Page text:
What will our country look like in 2020?
How will our citizens fare?
How will we stand in the world?
In 1994, at the dawn of a democratic era in South Africa, our hopes were writ large in
the narrative of liberty. There was a vision both of nationhood for all and of substantial
improvement in the quality of life for the victims of apartheid. Even those who had been part
of the previous oppressive minority were buoyed by a sense of new-found pride in a nation
that could hold its head high in the global community.
In the 15 years of our democracy, the realities of constructing a new nation have revealed
themselves as an entirely grittier and more complex task than we had anticipated.
Our legacy challenges us once more with the task of reconstruction. We have not yet
vanquished our past; nor have we yet fully constructed our future.
In response to these predicaments, a group of 35 South Africans from a wide spectrum
of our society gathered together to probe our country’s present, and to consider possible
futures. The purpose was to engage citizen-leaders from all corners of South Africa in a
discussion about our future:
“To create a space and language for open, reflective
and reasoned strategic conversation among South
Africans, about possible futures for the country,
and the opportunities, risks and choices these
This purpose was built on the premise that a more engaged citizenry would contribute to
the consolidation and strengthening of democracy in South Africa.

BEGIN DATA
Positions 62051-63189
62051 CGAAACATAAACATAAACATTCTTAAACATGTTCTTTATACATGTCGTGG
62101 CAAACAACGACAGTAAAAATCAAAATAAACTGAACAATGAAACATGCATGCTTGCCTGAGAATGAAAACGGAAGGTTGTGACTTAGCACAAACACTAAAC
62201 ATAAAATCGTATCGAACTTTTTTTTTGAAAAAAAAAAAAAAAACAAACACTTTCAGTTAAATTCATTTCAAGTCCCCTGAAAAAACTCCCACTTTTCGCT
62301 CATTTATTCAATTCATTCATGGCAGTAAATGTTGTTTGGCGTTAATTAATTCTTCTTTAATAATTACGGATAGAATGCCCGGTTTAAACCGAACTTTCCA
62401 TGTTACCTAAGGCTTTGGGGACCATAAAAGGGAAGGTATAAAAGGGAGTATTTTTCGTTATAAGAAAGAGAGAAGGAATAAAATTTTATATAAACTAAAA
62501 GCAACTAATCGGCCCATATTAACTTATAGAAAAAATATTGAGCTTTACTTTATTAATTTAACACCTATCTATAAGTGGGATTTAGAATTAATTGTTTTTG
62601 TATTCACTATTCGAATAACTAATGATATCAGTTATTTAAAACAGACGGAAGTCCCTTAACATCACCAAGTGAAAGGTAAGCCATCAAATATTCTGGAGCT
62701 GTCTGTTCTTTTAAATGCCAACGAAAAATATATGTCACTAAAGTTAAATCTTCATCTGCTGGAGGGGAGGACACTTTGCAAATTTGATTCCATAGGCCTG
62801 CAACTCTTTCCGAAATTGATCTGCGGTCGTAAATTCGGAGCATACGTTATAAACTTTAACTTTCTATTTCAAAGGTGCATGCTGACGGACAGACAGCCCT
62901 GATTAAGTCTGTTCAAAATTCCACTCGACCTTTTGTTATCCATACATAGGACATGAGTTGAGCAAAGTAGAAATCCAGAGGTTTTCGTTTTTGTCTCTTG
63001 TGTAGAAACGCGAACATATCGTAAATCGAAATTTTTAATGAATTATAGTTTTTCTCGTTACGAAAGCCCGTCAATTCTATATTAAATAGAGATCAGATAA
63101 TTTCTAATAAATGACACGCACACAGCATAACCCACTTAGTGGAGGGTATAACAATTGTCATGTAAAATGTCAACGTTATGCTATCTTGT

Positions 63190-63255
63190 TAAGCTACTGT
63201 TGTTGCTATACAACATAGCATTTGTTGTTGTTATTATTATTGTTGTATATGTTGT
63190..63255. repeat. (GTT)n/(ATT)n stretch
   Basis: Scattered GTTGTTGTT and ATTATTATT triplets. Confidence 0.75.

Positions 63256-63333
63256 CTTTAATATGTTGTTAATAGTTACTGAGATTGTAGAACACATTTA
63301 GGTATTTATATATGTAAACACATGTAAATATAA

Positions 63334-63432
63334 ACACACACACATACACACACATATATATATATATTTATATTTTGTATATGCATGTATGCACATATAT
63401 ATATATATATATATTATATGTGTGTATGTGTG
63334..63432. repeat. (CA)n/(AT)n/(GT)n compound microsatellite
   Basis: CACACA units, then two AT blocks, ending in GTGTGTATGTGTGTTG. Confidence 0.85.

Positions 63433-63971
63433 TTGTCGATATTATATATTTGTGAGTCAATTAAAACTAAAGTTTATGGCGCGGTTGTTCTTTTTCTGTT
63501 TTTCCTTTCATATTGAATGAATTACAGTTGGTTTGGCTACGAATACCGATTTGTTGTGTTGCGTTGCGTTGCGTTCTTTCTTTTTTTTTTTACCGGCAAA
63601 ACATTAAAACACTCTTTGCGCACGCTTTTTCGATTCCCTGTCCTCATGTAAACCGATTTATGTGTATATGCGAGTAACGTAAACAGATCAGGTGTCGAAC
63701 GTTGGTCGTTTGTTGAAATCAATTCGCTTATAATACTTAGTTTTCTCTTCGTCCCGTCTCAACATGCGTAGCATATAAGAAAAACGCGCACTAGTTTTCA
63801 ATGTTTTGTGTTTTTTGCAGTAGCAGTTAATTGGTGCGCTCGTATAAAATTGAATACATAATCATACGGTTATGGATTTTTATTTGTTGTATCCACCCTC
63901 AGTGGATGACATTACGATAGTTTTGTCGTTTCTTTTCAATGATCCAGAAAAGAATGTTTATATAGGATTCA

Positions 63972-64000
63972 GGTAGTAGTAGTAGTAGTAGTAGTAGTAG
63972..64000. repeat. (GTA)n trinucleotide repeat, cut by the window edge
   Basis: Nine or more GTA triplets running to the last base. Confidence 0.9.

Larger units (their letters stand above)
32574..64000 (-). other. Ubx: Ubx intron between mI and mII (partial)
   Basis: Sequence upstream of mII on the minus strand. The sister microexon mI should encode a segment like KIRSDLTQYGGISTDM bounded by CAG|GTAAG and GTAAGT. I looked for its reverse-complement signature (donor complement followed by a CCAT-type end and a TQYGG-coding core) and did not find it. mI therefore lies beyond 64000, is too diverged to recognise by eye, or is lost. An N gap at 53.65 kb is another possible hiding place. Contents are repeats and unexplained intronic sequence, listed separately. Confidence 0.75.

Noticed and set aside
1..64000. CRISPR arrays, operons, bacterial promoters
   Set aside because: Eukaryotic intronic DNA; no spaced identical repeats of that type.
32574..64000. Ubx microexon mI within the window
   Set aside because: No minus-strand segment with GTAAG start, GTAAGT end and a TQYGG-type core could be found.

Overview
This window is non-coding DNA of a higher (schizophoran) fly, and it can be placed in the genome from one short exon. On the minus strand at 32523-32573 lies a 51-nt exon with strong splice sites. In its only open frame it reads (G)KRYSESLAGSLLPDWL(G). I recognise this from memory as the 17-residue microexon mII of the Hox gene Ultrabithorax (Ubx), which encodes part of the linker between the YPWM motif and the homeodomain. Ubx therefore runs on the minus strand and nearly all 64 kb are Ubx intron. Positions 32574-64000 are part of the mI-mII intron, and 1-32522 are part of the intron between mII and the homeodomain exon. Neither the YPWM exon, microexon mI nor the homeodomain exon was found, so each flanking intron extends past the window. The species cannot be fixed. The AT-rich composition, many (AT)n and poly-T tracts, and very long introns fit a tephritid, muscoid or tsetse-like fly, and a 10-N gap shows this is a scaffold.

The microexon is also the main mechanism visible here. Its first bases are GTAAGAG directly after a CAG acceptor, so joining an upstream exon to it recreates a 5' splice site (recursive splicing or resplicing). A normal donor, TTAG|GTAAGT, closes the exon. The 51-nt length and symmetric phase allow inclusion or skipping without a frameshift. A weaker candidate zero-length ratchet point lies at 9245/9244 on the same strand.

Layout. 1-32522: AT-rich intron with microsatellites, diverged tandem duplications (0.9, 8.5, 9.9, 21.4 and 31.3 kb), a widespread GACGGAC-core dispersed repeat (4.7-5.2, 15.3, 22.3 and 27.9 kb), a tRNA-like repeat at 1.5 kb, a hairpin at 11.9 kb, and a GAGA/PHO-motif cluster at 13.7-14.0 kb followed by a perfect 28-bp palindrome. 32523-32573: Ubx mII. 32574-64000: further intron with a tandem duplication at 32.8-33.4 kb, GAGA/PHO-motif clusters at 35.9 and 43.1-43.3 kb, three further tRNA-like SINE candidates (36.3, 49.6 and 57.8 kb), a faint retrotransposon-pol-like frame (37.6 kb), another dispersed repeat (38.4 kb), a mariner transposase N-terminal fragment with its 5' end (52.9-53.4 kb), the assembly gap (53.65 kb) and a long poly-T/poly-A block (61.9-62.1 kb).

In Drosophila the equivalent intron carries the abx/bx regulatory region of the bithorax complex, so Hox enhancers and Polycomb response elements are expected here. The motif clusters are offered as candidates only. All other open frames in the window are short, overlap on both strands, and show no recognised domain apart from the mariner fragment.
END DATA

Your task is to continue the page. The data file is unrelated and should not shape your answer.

The Scenario Team comprises leaders from civil society and government, political parties,
business, public administration, trade unions, religious groups, academia and the media.
They were brought together by six convenors, all of whom are actively engaged in
our national issues. They are Dr Mamphela Ramphele, who chairs the convenor group,
Archbishop Njongonkulu Ndungane, Mr Bob Head, Ms Graça Machel, Dr Vincent Maphai and
Mr Rick Menell.
The exercise has been generously sponsored by Old Mutual and Nedbank who have provided
the funding, together with project, infrastructure and logistical support. The Old Mutual
Group believed that the time was right to create an opportunity for healthy debate about
the future of the country. They also decided that the initiative should be conducted in the
public interest; the agenda and outcome would be determined by the participants and the
results published in the public domain.
The Scenario Team met in the north-eastern corner of Gauteng known as Dinokeng. Dinokeng
is in a catchment area between two rivers and its name derives from the Sepedi word
meaning “a place where rivers flow together.” The location captured the spirit of the dialogues:
a flowing together of ideas and perspectives in the forging of a common future. It also
gave its name to the scenarios the Team produced: the Dinokeng Scenarios.
With their deep collective experience and expertise, and with input from experts in various
fields, the Scenario Team considered our key accomplishments and failures since 1994,
and the critical challenges that lie ahead.